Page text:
Historic Range: $26.00
100% polyester recycled microfleece
made from approximately 14 recycled plastic bottles
A cosy three-season sweater which is durable, comfortable...but not really "technical" in the outdoor activity sense. High quality material and manufacture, minimalist design, which has its own appeal.
- Well made
- Abrasion-resistant fabric
- More wind resistant than most fleeces
- Minimal design
- Warmth-to-weight ratio is pretty good
- Easy care
- Little refinement....
- Minimal design....;-)
- No pockets
- Only a short zip
- No other temperature controls
Microfleece is one of the most useful weaves of this ubiquitous material. It resists pilling and abrasion much more effectively than looser, heavier fabrics. This means it is quite warm for its weight, but doesn't allow perspiration to evaporate as well as some competitor fabrics.
I own a number of these garments, because they are tough, cheap to buy, and effective at increasing and retaining warmth. They have replaced heavier, bulkier and more delicate layers and are best deployed in low-intensity, active outdoor situations. They will take a great deal of punishment before losing shape and I have never managed to break one of the half-zips.
There are no pockets to warm your hands or carry your gloves. The only adjustment is the neck zip. A modern sweater—more at home in the car, in a Scottish bothy, by a trout stream, or next to a campfire, than as a mid layer, during strenuous activity. A great change of clothing for that essential evening pub visit during a bike tour, but you probably wouldn't wear it on the bike. Keeps off the evening chill as you're collecting firewood, but sometimes, you'll wish it was a softshell. Fine, for a leisurely spring belay—not so much, if you're leading something quick and easy.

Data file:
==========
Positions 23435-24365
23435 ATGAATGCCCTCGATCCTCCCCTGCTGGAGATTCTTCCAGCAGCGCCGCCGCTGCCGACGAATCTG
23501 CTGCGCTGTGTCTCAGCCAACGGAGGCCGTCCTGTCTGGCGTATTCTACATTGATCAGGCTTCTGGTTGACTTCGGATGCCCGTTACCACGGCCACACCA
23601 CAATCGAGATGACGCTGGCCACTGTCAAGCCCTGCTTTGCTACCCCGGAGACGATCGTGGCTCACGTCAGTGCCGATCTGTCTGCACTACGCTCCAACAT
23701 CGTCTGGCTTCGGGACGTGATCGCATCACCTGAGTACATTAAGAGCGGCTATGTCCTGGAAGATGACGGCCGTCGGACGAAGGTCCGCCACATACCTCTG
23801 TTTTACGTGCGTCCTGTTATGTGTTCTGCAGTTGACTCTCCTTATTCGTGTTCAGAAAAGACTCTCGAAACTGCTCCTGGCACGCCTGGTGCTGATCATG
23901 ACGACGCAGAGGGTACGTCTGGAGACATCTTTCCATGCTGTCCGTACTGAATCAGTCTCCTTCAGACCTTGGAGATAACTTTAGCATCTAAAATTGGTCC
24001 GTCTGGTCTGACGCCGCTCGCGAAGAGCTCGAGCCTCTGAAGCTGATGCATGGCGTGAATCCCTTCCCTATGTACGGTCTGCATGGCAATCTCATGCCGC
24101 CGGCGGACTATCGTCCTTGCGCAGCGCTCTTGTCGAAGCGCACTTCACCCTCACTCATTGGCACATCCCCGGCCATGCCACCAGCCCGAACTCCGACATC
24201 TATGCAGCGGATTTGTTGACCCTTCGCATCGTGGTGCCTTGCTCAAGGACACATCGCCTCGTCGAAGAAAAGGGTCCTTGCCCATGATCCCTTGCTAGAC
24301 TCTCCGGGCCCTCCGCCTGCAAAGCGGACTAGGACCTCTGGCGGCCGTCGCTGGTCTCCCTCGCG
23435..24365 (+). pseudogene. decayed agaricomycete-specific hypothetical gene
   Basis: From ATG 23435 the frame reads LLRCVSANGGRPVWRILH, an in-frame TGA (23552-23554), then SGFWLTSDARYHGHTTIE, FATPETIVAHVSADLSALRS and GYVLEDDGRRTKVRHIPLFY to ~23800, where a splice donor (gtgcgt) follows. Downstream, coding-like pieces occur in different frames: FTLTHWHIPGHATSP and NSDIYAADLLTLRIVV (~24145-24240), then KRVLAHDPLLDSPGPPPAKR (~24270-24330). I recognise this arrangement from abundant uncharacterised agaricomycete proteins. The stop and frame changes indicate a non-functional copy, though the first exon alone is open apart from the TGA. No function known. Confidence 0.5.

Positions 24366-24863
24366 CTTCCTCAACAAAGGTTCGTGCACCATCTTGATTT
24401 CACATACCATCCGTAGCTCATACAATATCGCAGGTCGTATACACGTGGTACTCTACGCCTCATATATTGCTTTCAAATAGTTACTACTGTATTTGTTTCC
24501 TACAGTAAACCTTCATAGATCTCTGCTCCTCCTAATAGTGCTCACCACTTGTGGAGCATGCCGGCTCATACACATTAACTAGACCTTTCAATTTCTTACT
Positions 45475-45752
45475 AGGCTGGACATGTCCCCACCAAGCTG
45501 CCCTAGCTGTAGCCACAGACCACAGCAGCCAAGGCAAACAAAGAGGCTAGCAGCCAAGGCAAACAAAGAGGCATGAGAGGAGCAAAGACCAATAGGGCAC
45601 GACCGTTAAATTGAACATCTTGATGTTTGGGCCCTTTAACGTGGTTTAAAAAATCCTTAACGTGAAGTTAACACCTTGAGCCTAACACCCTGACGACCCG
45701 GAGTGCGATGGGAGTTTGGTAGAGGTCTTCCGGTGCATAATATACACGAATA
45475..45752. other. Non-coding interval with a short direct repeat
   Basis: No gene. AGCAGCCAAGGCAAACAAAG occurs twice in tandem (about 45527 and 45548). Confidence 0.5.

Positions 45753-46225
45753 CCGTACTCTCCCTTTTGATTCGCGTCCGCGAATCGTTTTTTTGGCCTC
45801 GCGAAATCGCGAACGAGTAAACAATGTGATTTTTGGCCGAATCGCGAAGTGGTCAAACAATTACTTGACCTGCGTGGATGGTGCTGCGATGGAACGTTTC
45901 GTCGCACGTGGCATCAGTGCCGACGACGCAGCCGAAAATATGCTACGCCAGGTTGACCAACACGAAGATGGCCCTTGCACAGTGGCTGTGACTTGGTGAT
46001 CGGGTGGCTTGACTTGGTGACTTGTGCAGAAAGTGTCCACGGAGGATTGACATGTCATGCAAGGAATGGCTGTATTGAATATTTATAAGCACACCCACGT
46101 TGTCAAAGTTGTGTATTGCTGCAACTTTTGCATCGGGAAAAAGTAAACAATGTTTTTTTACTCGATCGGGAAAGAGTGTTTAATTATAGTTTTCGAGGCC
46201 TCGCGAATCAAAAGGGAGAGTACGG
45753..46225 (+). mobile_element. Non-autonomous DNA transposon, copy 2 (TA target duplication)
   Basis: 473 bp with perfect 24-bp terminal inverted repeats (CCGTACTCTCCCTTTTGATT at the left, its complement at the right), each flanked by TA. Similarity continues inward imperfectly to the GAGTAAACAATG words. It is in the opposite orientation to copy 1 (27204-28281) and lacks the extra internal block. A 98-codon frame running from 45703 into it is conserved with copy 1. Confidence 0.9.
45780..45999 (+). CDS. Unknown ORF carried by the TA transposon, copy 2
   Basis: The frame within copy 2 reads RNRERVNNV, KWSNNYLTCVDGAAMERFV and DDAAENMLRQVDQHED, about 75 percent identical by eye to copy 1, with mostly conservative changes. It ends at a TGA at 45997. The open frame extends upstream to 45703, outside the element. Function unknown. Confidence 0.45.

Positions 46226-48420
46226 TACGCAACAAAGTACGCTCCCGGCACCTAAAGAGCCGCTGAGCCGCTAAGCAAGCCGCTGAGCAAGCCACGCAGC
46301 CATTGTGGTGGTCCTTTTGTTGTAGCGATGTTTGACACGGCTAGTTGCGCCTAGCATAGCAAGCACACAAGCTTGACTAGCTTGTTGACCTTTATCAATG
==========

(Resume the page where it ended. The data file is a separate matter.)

If I'm walking the dog, the breathability of my mid layer isn't a concern. If I'm running...well, I wouldn't run in a fleece. This is a well designed and constructed warm layer. It's intentionally simple and minimal (the lack of a pocket can be irritating), which is really part of its charm. The small outlay (£15, last week) will lead to a long term relationship, unless a relative "borrows" it, loses it, or uses it to offer a tow to their partner on an alpine bike tour...even good fabrics have their limits.
Corey microfleeces are still inexpensive and refuse to wear out. Like many similar products, they aren't best suited to high intensity effort but have a place in many folks' wardrobes: just don't ask them to do things they aren't intended for.
I have owned five Corey fleeces, over maybe fifteen years. I must like them...just not on the hill, on the bike, on the water...
Source: bought it new
Price Paid: £15- £22